By Ben Hicks
Contracts make the world go around. They govern everything from buying a house to your employment terms and even how you use social media sites like Facebook. Sometimes, the process of signing a contract is a very deliberate event, such as when you close on the purchase of a house and take on a mortgage. On the other end of the spectrum, executing a contract can be as easy and seemingly unintentional as accessing a website.
While we often breeze through contracts in our personal lives – sometimes to our peril – it is vital that businesses pay attention to not only the high-level terms in their contracts that structure the overall business relationship between the parties, but also what is commonly known as “boilerplate” or “the fine print.” Business owners typically understand the need to review the body of an agreement to assess the appropriate performance obligations of the respective parties, as well as the pricing structure and duration of the agreement. All too often, however, business owners focus solely on these operative clauses, which outline what will happen in an ideal world where all work is perfectly performed, and flawless goods are delivered on time and within budget, and all payments are received in full as and when expected.
But we know that business relationships rarely unfold exactly as parties to a contract expect, often with negative consequences for either or both parties. The remaining sections and clauses, those toward the end of the contract that too frequently go unexamined by business owners, are where the rubber hits the road when working situations go awry or simply need to change.
In this article series, we will be examining several typical boilerplate provisions that are found across a normal set of business contracts commonly used in small and mid-market companies. Today, let’s talk about the notice provision. The notice provision of a contract governs communications between the parties and establishes the mechanics that are necessary for a particular communication to be effective. The notice provision is tied conceptually to other provisions of a contract that require notice to be provided for certain actions to take place or so the parties can stay informed about the status of their business relationship.
Typical examples of situations that require notice are (1) when a contract is nearing its expiration but has language stating that one or both parties can renew the contract by providing notice to the other party, or (2) when one party has breached the terms of a contract and the other party has a right to terminate (or otherwise alter the terms of the business relationship) by providing notice to the breaching party. While the language setting forth these renewal or termination rights may seem straight forward, failure to fully comply with the notice provision can render an attempt to exercise these rights ineffective and could result in parties losing benefits and protections that they may have specifically negotiated for when the contract was drafted.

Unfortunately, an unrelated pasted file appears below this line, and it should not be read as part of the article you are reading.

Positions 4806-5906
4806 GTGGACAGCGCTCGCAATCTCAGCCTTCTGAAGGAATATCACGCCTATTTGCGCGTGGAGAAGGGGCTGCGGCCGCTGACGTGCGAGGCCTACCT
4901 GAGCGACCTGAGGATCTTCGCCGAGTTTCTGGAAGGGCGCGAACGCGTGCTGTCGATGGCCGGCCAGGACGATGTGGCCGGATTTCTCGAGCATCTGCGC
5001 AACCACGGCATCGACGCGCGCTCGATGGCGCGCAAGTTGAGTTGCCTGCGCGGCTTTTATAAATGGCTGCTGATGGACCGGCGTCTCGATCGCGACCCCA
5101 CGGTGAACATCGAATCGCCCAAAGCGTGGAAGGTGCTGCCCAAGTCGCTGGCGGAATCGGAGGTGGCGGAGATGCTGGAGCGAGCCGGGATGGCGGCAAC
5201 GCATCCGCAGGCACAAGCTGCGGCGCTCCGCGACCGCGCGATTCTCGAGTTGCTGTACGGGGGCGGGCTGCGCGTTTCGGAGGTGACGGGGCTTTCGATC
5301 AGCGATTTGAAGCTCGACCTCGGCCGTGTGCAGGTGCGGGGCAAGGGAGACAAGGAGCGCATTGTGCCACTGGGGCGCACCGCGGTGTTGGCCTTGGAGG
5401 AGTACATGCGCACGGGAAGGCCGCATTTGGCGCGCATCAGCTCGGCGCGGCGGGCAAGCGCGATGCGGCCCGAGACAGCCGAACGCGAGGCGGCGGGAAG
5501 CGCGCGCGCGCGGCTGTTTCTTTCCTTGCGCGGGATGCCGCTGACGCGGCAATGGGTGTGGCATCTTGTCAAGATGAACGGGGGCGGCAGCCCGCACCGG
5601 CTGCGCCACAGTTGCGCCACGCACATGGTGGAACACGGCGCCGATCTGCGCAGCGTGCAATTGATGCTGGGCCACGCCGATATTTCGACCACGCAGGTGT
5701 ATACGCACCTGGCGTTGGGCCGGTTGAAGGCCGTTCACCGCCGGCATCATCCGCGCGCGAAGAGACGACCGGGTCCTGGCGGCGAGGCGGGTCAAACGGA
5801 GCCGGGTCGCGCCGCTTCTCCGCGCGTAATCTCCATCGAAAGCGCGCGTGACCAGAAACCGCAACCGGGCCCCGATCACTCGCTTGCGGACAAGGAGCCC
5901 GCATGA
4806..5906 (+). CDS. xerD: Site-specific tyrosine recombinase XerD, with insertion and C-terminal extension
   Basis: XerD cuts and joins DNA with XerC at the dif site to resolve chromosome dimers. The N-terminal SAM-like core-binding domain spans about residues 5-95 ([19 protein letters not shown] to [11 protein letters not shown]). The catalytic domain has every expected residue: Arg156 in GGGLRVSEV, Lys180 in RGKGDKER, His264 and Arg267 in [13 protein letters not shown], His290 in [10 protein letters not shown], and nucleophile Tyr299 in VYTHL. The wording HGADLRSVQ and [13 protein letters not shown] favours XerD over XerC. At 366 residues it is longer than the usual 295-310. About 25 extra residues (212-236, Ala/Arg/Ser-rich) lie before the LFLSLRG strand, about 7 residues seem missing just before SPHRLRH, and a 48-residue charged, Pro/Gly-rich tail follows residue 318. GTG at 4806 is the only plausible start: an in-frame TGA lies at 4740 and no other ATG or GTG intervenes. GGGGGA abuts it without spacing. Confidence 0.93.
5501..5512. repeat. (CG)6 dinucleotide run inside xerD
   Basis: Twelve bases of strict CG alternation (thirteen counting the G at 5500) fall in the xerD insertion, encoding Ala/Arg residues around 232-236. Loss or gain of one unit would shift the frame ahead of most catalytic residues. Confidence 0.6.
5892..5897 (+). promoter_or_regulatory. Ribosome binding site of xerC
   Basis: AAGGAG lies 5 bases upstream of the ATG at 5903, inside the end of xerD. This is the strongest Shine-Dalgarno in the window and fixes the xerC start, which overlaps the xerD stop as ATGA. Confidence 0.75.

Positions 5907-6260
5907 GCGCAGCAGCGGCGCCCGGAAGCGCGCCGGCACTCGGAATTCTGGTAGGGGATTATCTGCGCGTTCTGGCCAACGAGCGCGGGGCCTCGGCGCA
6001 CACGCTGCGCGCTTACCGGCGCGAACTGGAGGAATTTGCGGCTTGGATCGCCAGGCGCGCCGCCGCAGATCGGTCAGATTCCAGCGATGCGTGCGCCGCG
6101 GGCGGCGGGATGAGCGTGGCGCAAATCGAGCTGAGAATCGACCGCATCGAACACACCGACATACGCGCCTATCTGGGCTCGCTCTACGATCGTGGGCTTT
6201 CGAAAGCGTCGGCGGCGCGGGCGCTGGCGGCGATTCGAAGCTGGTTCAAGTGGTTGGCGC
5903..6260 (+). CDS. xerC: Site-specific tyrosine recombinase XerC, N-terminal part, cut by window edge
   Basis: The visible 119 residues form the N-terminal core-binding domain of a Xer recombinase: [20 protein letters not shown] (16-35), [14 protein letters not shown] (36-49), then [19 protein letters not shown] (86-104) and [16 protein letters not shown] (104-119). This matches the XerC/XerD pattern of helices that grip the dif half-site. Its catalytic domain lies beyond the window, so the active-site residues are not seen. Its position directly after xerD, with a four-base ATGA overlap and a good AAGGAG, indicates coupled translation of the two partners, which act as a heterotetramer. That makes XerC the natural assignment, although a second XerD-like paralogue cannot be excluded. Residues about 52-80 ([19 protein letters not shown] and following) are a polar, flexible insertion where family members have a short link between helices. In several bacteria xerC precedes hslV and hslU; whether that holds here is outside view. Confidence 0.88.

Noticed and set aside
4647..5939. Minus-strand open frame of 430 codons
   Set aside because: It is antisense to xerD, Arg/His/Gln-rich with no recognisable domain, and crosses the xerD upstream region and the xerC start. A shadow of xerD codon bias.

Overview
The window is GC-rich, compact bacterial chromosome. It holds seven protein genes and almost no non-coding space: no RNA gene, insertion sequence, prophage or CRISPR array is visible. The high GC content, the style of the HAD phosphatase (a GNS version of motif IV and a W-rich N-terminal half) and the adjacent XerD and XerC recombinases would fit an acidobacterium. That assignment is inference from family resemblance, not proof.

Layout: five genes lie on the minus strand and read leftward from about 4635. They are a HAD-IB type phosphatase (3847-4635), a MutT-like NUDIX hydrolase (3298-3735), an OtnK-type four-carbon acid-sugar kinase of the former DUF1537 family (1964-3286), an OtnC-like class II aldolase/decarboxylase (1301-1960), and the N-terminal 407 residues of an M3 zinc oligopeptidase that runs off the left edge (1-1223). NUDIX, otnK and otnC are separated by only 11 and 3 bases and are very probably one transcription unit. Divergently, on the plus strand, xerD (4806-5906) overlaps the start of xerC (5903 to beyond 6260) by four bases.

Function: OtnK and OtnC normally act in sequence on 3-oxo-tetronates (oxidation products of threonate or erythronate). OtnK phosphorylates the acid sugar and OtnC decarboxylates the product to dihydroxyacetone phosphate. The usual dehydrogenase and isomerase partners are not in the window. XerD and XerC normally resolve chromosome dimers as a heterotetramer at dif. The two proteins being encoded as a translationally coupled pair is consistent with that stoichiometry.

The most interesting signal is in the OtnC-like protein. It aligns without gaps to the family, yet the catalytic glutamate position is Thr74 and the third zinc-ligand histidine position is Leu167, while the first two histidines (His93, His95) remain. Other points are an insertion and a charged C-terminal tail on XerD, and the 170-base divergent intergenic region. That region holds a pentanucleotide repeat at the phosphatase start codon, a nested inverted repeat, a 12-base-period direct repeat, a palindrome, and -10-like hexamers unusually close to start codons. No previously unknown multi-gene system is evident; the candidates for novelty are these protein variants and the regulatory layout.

Notice provisions contain language identifying proper methods of giving notice – by in person delivery, email, fax (yes, contracts still frequently allow notice by fax), registered mail, overnight mail by nationally recognized carrier, courier service, etc. The notice provision also stipulates to whom notice must be given, often multiple persons within a business at an executive level. A notice provision can specify that for particular delivery methods (most commonly notice by email), acknowledgement by the party receiving the notice is necessary for the notice to be effective. Notice provisions may also specify that notice by a certain method is deemed effective only after a certain period of time has passed since the notice was sent.
Notice provisions can include concepts that are counter-intuitive and situation specific, and it is important that the method of communication that the parties expect to use be incorporated into the notice provision. Businesses should ensure that their contracts contain notice clauses that each party can easily follow, that make sense given the nature of the relationship between the parties, and that can lead to the resolution of matters without causing dispute. When disputes do arise, the remedies available can depend on whether proper notice was given.
It is important to remember that every provision of a contract, not just the basic financial and business terms whose importance are most obvious, require attention and can fundamentally impact a business relationship. A key focus area of my practice at the Forrest Firm and as a business attorney is the drafting, review, and negotiation of contracts for businesses to ensure that their contracts fit the way their businesses operate and help achieve their business objectives. We are here to help with these areas of your business and much more. Contact me at the firm today to get started.